As I sit down to write my last CIO column for this great magazine, I cannot help but reflect on the last four years. So much change has occurred! We have truly become a net-dependent organization operating at net-speed! I joined the office of the DON CIO in March 2000 when my mentor, Dan Porter, brought me on board to work on e-business. Since then, I have been involved in several of the department's technological advances, from the acceleration of using the network to support the DON's mission to rolling out the Common Access Cards and moving many transactions to Web-based applications, to the development and deployment of the Naval Networking Environment (NNE) 2016 vision.
In June 2003, then DON CIO, Dave Wennergren, selected me to be his deputy, which expanded my role in the organization. I managed the office’s broad portfolio of work and helped integrate the Navy and Marine Corps networks and move to enterprise solutions where appropriate.
In November 2006, while on active duty as a Navy Reservist in Iraq, Secretary Winter selected me to be the DON CIO. Being at the tip of the spear helped me gain a greater appreciation for the needs of warfighters, how IT/cyber supports their mission, and how our work supports those brave men and women. Although my time as the CIO has flown by rapidly, it has provided many lessons.
In parting, I'd like to share a few thoughts with you.
Speed to Decision. One of the first things I learned in theater, is that things move at a faster pace and decisions are made quickly out of necessity. Inside the Beltway, things move a bit slower. Current cyber threats outpace our acquisition cycle, and while the DoD 5000 grants a great deal of latitude for taking appropriate risks, we must improve upon our speed to deliver solutions more quickly.
Culture. The proud traditions of the Navy and Marine Corps are scripted in both regulation and policy, as well as unwritten processes. As we continue to move forward into the cyber age, we must recognize that changes are as much about managing and respecting the culture as the technology.
Web 2.0. While we have moved many of our processes to the network, we're only scratching the surface of the power of the Web. I believe that social networking and collaboration will fundamentally reshape how work gets done over time.
Cybersecurity. We must constantly manage the balance between collaboration and sharing information with the need to be secure. To do this, we need a cybersecurity investment model that will allow us to measure the effectiveness of our investments while ensuring that we are able to access information from wherever and whenever needed.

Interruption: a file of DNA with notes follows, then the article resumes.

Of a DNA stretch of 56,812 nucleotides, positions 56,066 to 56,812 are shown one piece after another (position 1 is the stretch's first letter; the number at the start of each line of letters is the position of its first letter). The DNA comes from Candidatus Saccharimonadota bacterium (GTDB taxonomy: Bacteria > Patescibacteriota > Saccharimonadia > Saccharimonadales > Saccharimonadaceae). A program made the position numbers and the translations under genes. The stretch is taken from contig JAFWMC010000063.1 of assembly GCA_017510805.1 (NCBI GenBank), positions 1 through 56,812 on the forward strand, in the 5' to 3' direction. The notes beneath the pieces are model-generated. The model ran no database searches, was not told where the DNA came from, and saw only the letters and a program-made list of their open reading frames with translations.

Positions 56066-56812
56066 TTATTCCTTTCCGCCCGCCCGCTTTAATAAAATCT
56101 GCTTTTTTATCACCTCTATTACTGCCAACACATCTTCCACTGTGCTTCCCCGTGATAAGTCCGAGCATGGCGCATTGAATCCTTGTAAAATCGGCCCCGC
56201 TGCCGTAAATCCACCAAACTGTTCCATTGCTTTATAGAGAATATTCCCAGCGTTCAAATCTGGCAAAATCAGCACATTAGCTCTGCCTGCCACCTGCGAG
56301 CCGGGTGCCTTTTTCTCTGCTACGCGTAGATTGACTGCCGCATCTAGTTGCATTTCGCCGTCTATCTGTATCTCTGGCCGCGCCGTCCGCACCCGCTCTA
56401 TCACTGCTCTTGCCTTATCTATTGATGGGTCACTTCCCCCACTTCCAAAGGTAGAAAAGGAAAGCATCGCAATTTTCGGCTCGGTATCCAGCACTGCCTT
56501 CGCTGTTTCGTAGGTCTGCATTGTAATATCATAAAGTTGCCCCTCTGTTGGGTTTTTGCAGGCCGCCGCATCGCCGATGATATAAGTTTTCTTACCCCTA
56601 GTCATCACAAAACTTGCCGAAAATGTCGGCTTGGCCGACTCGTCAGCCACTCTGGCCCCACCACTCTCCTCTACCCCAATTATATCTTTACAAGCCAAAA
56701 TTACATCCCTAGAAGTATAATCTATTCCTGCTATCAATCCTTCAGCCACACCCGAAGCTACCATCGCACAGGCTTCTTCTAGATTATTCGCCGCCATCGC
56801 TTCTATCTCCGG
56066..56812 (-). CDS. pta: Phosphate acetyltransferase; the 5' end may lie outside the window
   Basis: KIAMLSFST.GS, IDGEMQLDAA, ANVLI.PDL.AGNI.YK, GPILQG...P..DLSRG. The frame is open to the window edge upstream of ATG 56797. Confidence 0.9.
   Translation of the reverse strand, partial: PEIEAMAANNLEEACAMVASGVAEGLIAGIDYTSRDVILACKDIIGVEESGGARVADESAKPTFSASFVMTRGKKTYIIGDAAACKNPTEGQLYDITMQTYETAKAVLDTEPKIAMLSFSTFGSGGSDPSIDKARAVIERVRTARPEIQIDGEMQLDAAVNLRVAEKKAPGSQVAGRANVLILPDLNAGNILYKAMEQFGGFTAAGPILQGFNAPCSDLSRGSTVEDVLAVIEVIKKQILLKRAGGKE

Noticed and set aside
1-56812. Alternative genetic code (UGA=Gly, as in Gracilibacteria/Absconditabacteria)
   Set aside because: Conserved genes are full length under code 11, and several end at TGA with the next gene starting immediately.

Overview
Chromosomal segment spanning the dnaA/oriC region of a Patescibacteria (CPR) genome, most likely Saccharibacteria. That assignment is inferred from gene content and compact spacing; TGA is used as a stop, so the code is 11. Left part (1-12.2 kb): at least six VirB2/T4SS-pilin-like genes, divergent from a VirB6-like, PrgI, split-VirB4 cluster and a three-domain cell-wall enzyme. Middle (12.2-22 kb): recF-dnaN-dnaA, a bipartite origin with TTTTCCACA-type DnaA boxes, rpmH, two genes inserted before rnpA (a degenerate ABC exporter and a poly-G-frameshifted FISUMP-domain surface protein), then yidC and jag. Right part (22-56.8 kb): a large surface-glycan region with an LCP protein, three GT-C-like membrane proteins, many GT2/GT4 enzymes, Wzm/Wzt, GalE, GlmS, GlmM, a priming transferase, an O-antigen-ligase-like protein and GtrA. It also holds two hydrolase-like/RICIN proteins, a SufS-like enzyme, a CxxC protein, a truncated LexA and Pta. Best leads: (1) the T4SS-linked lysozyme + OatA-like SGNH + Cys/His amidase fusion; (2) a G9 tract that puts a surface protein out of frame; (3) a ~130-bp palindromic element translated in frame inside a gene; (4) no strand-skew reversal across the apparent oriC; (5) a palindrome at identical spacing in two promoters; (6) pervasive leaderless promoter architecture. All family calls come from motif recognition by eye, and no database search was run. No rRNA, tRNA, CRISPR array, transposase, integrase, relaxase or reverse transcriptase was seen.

Lastly, the department is working hard to define decision making processes and accountability. Whether you call it governance or unity of command, we must be able to react to threats and opportunities far more agilely than we have in the past.
In the time I have been in the DON CIO, I've been fortunate enough to see many accomplishments that have resulted from the hard work of the DON IM/IT community, including the following.
Enterprise Networks. We have actively used networks to conduct our business and have moved toward network consolidation and acting like an enterprise. As we close the NMCI chapter and move toward NGEN/NNE 2016, we can become more effective and efficient through centralization while delivering the defendable security needed.
Enterprise Buying. Using the DoD CIO Enterprise Software Initiative, we have accomplished a great deal of consolidation across the department, resulting in hundreds of millions of dollars in savings.
Enterprise Architecture. In 2009, we released the first actionable and practical EA for the DON, which ensures the department's IT and National Security System (NSS) investments are aligned with and focused on achieving departmental goals and objectives. The DON EA also assists program managers in the development of their individual solution architectures.
Security. We have steadily raised the security bar through the successful deployment of CAC-based PKI, enabling cryptographic logon to DON networks.
Workforce. Through IT and IA training, certifications and core competencies, we have equipped our workforce for current and future challenges.
Proactive CCA. We have ensured the alignment of processes for reviewing IT/ NSS investments for compliance with the requirements of the Clinger-Cohen Act and the DON acquisition gate review.
KM across the DON. We have moved from knowledge management as a concept to implementing KM. We have established KM positions on carrier strike group staffs, deployed the command KM course, and captured "retrospects" to educate units flowing into theater.
Critical Infrastructure Protection. We rolled out a program and self-assessment tool to allow individual bases to determine where they should invest energy to ensure operation of their facility in support of warfighter requirements.
I have enjoyed my entire tenure at DON CIO in each of my three roles. My time as the CIO has taught me many things that I will carry with me as I embark on my new adventure. My goals and objectives will remain unchanged: to securely deliver information where needed in the most efficient and effective way possible. I have been privileged and honored to work with a talented team — both within and outside of the DON CIO. As I move on to my new position, as director of strategy and policy, for U.S. Fleet Cyber Command/U.S. 10th Fleet, I look forward to continuing to support the warfighter — just from a different perspective.